This last point is probably the most important and is the only one that is not connected to the others if not for the fact it is a necessary condition for their fulfillment: It’s not gravity that makes water flow, but the availability of funds. It is therefore vital that global actors invest in the creation of partnerships and alliances geared on raising resources to finance SDGs’ attainment.
What else can be done for water
Keeping the focus on water, another prominent organization working on this emergency is the World Water Council. This organization is an international multi-stakeholders platform designed to foster enhanced debate to structure effective decision-making. The Council is also the organizer of the World Water Forum.
The World Water Council develops strategies to tackle water-related issues in many macro sectors, but two are the most essential: Fostering water security and financing water infrastructure.
Water security is an indicator of the capacity of a population to attain sustainable quantities of acceptable quality water. As the graphic below details, almost every country is at least subject to a medium/high risk in the quantitative and qualitative provision of water.
The Council proposes a wide set of policy recommendations to confront the phenomenon:
- Different public policies may be impacting on water resources without coordination; institutional centralization of policy action is therefore a necessary step to obtain a meaningful evaluation of performance and to sustain action in the long-term;
- Value local approaches: Water needs vary depending on the specific community, therefore putting emphasis on local voices is a recipe for success;
- Look for lessons in extreme events: These crises have in fact their roots in long-term poor water management, and are, other than tragedies, a harbinger of future structural fallacies.
Achieving water security requires appropriate investment in infrastructure, capacity building, and project development. To achieve SGD goals by 2030, investment needs to increase by approximately one trillion dollars per annum, of which water infrastructure accounts for around one-fifth of the total.
Main policy proposals to shorten the financing gap are:
- Develop a typology of water infrastructure projects and investors; this will help to align specific projects with the most appropriate funding available, by making relevant actors agree on a codified typology of water infrastructure using multiple classification layers;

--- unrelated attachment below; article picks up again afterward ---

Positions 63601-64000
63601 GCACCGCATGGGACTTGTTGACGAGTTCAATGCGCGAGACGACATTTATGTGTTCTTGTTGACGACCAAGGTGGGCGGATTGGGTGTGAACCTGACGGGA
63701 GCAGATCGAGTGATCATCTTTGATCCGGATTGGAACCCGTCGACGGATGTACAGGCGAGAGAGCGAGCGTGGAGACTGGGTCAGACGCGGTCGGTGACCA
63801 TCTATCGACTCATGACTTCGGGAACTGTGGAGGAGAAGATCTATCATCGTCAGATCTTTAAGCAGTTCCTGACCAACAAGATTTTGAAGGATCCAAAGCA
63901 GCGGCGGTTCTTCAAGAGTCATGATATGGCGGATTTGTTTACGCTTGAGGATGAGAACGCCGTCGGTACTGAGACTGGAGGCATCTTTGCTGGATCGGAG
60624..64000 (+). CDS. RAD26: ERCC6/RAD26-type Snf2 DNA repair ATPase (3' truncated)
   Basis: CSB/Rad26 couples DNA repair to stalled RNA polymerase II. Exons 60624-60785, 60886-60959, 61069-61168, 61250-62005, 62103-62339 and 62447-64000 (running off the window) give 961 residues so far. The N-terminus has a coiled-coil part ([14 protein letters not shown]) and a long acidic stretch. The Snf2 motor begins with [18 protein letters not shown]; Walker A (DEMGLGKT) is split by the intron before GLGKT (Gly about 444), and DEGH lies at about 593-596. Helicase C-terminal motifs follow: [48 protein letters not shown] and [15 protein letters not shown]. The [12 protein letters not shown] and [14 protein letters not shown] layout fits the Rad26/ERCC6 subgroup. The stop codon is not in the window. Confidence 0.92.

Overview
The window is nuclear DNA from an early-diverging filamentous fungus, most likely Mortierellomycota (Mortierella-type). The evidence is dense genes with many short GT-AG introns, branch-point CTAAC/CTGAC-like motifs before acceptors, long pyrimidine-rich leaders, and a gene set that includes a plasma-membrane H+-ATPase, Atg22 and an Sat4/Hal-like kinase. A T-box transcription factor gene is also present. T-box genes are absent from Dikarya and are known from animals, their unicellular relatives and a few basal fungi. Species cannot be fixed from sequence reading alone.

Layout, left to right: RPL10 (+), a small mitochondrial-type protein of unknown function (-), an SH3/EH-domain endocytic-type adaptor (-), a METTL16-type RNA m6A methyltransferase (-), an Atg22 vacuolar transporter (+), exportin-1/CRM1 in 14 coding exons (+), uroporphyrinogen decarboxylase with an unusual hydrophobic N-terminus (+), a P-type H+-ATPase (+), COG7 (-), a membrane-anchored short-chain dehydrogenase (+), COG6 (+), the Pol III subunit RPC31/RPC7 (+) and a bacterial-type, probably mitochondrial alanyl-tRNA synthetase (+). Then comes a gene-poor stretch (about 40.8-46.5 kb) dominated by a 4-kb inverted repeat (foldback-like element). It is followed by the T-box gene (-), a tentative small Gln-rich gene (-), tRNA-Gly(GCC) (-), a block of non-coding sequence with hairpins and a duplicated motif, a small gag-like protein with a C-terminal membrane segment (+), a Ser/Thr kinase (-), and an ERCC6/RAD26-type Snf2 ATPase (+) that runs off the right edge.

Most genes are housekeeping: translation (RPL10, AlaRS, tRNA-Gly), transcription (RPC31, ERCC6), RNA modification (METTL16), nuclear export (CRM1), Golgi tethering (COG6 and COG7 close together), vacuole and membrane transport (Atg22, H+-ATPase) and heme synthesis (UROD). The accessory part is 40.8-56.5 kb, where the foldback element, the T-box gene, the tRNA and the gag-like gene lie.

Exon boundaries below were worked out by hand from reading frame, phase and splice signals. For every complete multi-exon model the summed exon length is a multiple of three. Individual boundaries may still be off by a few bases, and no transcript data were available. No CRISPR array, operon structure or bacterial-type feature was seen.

- Improve project selection and development: Some actions to reduce the financing gap do not require additional finance, such as improving upstream development, portfolio optimization, investments in design and planning, and current asset utilization (getting more out of existing projects);
- Revisit tariffs, taxes and transfers (3Ts): This will help to unlock more funds removing financial barriers, through revisiting tariff structures based on user volumes or social tariffs; reliance on hypothecated taxes, i.e. dedicating the revenue from a specific tax for a particular expenditure purpose rather than let it go to a common fund managed by the government and this should apply to property values enhanced by new water infrastructure, with the overall objective of obtaining financial transfers that contribute to mitigating climate change.
All these actions need to be implemented fastly and strongly. As the UN SDGs reports: “129 countries are not on track to have sustainably managed water resources by 2030, the current rate of progress needs to double” (bolding added). The world has to hope that leaders gathered in Dakar are aware of the entity of the challenge they are faced with and what is at stake.
According to the Ancient Greek philosopher Taletes, deemed by many to be the first philosopher ever active on earth, water is the primitive element present in all things. Water to him was the essence of life, its defining characteristic. Today, more than 2500 years later, we may have discovered much more than he knew, but seem to have understood the world much less than he did.
Editor’s Note: The opinions expressed here by Impakter.com columnists are their own, not those of Impakter.com — In the Featured Photo: Water. Featured Photo Credit: Wikimedia Commons.